Appointment and Financial Policies – Psychotherapy Practice
You can download copies of the sample policy for your own use:
This sample policy comes from a psychotherapy practice where there had previously been no written financial policies in place. Patients were doing a number of things that were detrimental to the financial health of the practice:
- Coming late for appointments
- Not showing for appointments without calling ahead
- Calling to say they were not coming – and making that call at the exact time they should have been there for the appointment
- Not paying their co-pay for services (most didn’t know the amount to pay and left it to the office to find out)
- Changing insurances without notifying the office
Missed appointments left huge holes in the schedule – blocks of time that were not generating revenues. Uncollected revenues in the form of unpaid co-pays were impacting the profits of the practice. The time spent fretting about it was time that could have been used to develop promotional campaigns for marketing the practice.
These non-payers were not bad people. They simply had never been told of their financial obligations in a way that had meaning. The psychotherapist did mention it during the intial telephone consultation, but felt that mixing a financial discussion with a treatment session was not a good idea. The actions the therapist and her front office staff were taking were not effective.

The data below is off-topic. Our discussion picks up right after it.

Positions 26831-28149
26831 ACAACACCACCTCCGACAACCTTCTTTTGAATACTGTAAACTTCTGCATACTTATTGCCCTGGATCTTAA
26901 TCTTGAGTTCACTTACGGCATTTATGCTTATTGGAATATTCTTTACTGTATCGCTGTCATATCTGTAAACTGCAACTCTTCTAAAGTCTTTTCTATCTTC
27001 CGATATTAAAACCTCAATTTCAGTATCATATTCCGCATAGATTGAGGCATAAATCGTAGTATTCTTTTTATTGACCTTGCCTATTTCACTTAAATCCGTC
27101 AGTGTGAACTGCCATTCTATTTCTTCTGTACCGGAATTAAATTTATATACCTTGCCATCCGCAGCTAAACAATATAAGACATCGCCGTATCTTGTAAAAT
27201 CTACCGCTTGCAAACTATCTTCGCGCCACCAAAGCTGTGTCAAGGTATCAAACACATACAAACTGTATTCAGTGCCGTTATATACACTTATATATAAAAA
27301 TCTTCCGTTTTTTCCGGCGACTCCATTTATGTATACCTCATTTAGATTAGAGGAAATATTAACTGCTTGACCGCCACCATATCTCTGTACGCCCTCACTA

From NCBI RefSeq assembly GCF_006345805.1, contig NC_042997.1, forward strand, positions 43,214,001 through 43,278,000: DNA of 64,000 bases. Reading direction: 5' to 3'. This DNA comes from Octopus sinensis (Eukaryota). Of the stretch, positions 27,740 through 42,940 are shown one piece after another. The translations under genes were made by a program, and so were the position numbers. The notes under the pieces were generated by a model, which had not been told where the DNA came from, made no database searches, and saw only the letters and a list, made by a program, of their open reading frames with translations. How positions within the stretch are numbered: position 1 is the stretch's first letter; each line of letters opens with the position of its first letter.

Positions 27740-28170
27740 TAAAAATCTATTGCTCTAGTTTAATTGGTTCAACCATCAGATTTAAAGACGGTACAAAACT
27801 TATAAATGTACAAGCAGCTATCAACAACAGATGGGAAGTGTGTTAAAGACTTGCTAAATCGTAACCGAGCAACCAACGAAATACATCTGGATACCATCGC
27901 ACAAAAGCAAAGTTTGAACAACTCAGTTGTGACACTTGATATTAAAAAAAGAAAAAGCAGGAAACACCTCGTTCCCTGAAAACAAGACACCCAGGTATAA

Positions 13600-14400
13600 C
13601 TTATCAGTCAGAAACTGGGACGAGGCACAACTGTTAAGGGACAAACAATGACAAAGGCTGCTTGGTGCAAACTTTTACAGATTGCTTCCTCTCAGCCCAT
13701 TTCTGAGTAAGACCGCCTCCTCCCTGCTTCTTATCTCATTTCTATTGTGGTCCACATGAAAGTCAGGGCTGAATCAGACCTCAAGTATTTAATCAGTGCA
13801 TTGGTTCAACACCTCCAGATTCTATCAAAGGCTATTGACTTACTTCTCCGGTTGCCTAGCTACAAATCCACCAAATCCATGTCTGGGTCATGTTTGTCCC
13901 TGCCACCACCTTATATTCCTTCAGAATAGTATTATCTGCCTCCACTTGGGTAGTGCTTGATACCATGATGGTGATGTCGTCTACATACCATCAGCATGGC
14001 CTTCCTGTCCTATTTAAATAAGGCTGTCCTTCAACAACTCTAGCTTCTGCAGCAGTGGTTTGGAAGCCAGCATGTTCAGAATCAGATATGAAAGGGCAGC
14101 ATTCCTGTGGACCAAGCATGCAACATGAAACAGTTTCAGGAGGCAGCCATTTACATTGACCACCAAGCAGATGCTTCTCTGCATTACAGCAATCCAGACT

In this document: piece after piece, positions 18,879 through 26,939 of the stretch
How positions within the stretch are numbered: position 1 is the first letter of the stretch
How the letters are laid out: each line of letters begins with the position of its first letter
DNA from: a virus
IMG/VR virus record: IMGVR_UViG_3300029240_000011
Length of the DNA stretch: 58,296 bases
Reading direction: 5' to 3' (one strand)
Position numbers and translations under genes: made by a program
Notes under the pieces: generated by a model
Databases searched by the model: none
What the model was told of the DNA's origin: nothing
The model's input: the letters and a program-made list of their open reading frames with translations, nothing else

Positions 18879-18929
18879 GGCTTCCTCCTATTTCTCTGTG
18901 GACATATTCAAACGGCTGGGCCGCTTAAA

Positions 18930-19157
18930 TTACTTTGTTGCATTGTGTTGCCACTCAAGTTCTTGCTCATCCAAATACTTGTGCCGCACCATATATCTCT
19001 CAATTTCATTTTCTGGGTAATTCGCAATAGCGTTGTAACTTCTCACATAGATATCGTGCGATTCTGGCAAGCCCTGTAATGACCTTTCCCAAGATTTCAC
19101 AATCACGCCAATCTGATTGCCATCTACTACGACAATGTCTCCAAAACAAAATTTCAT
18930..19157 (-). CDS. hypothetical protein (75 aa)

The hesitency of the therapist to deal directly with the problem was delaying a solution and creating a cash flow problem.
This policy was developed to address the problems the practice had experienced. It is meant to put the responsibility where it belongs, while still maintaining the warmth and caring that the psychotherapist wanted to portray with her patients.
Each patient, current and new, was given a copy of the policy to review and sign when they came for their next appointment, prior to seeing the therapist.
The first day the policy was put into place, one client whipped out her checkbook and paid half her account, with a promise to pay the other half at the next visit (which she did). She said she hadn’t known (though she had wondered) – no-one had ever asked her for any money. Every patient willingly paid their co-pay. Overall acceptance of the policy has been good. In fact, no-one has complained. There has also been a marked reduction in the other problems (no shows, tardiness, etc.).
The therapist is happier now that the problem has been effectively dealt with, and cash flow has improved.
As you read the policy, look for ideas you can adapt for your own policy. Don’t expect to simply use the policy “as is”. Your practice has unique issues and its own style. While this was designed for a psychotherapy practice, with a little adjusting, it can be used with other professions as well.
Let this sample policy serve as a model for developing policies for your office that will resolve or avoid the financial issues of most concern to you.